Had an interesting chat about loyalty with my friend last night


#1

it was a bit heavy and probably too late for such conversations, but there were some interesting findings.

my take is that loyalty is very important and should not be broken, no matter what the person/thing you’re loyal to has done to question said loyalty.

I used an incredibly incendiary example that no matter what heinous crime my friend committed, I’d always be loyal to him. even horrible, horrible stuff like killing a kid, for example. controversial example obviously, but I felt I needed to go the full hog to test his loyalty to me.

thing is - he felt completely different and mentioned that there is a line, that once crossed, that would be it. game over.

debate got way too heavy to be honest and went on into the wee small hours, but I’m glad we had it, because I know if I was to do something truly dreadful, he wouldn’t be there for me.

thoughts on loyalty? should it be an unflinching thing, or like my friend, is there a line that once crossed, there can be no going back?

HEAVY SHIT


#2

Think there’s a line mate for sure.


#3

Oh god what have you done


#4

sorry, but you’re going to have to elaborate on this a little. if you don’t mind…


#5

What would unflinching loyalty entail here? visiting yer man in prison? lying to help them get away with murder?


#6

Well, don’t think I’d be remaining loyal to any of my ATDs if they killed a kid as in your example above tbh.

Think there are some things that are too horrendous to ignore and would drastically alter your perception of the person through all of the good times as well.


#7

yeah, the former. hadn’t even considered the latter. food for thought, man


#9

TBH I don’t think you can know where this line is until you’re in the situation, and it’s all context dependant. Can’t imagine a situation where killing a kid wouldn’t be way, way past the line though obvs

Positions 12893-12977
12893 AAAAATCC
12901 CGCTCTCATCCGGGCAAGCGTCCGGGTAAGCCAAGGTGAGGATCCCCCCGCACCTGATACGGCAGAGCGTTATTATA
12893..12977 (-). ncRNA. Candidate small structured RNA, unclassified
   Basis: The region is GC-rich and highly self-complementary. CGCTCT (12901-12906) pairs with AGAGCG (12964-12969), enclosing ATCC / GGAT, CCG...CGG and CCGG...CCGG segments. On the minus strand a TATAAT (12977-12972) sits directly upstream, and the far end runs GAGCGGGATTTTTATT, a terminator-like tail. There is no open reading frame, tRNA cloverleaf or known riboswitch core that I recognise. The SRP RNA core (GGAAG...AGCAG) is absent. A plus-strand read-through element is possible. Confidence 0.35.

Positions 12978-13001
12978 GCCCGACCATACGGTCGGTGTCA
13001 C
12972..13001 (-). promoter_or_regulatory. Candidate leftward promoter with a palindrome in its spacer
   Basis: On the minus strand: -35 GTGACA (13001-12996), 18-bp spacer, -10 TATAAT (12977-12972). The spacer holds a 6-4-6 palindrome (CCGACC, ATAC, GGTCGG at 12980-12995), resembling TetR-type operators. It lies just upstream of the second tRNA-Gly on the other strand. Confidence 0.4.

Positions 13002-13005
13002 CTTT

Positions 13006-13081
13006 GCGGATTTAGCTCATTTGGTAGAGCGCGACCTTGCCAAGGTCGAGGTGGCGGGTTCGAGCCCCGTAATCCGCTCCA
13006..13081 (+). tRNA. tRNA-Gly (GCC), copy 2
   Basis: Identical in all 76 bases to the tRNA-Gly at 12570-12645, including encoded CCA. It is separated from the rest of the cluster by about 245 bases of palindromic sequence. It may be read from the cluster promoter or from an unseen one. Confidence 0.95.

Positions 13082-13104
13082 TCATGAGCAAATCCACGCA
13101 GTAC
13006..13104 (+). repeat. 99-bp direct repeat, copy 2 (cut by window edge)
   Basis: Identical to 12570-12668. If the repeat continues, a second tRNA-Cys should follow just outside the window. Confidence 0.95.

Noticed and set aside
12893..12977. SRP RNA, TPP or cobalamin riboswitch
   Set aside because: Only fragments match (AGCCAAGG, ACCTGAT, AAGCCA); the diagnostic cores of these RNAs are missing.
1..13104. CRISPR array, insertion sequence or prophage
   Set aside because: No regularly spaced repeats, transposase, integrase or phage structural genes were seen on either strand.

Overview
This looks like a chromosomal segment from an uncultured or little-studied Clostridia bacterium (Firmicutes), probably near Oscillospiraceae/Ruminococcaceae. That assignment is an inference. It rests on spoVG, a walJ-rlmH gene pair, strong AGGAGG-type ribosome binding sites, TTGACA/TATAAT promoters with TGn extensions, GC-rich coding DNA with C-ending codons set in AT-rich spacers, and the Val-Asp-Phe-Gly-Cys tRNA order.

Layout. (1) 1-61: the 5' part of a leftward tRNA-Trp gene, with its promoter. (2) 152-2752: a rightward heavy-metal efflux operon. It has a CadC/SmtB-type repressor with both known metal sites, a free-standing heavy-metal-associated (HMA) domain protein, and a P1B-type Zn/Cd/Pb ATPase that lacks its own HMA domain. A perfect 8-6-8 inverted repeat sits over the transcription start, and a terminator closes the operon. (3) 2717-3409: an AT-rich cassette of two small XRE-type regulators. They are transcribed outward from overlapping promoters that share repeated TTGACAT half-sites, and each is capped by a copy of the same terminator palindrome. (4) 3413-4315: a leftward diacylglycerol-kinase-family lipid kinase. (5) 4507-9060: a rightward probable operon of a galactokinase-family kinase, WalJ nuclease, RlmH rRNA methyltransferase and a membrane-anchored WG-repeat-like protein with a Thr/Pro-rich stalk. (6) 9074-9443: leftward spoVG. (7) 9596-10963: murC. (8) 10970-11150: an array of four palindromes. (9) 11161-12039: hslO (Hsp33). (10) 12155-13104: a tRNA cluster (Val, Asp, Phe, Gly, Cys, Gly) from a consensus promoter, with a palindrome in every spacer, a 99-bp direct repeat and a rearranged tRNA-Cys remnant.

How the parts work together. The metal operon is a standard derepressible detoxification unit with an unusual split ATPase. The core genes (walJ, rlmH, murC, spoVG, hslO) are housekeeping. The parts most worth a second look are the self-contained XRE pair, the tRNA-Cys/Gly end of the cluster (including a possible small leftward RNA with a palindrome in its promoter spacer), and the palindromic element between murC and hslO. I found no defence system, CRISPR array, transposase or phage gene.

#10

reminds me of gazza going fishing with that guy that was on the run or whatever


#11

what about a family member? a son, or whatever. would you completely wash your hands of them?

not in any way suggesting that you condone their actions here. but would you still offer support to them and perhaps try and get some sort of understanding as to why they carried out such a heinous crime?


#12

#13

i mean there’s an argument that this is how everyone should deal with offenders of this level - understanding rehabilitation is the only way forward.

So while in practice I don’t know if i could be loyal on the terms you’ve highlighted even in the slightest to someone who had, for instance, raped someone, in theory I would hope that someone would be making efforts to understand and rehabilitate that person.

There’s a further argument though that they won’t find redemption or change the way they think from me, so maybe a removal of friendship replaced by therapy and a (utopian) thoughtful prison system is a better way to reset the mind.

Idk. That’s my answer though Silks


#14

solid answer, man.


#15

Immediate family member might be different but, again, hard to say how you’d react without being in that situation, would all be an emotional response rather than something you can really predict or reason


#16

Hitler’s mum was always telling people he was misunderstood and that it was WW1 that was entirely to blame.

To be a little more helpful, I have a little trouble with anything unconditional… just on the basis that nothing remains the same forever. Whether it be a relationship with a partner who has become abusive or one where 2 people retreat into silently seething in frustration, resentment and a lack of empathy… it should be very clear that with relationships (as with dinosaurs, dodos, the Enlightenment, muscle function, full employment, health, et cetera) little is guaranteed or unconditional.


#17

Being loyal means being able to criticise someone when they’ve fucked up. It also means letting someone take the consequences of their actions.


#18

Blind loyalty is weird and dangerous. Your friend was correct.


#19

The recent Louis Theroux doc on Jimmy Savile was instructive on this. There are still people who worked very closely with him and who know what he did, who can’t bring themselves to quite believe it and still support his memory.

I think for me ‘loyalty’ would be supporting the individual with what they were going through rather than a flat out lying to the coppers.


#20

well yes, this is the crux of my argument. imo, you should stick by your loved ones no matter what. not in any way suggesting you should help them evade detection etc.

and anyway, and again imo - there are in many cases reasons why people commit heinous crimes. people aren’t either born evil or are evil to the core. no one would just go out and kill a kid off the cuff, for example. life circumstances and personal trauma can also be the catalyst for people doing stuff ordinary folk would be completely repulsed by.

all IMO


#21

I’m not sure I consider someone an ATD unless they’ve killed a kid tbqh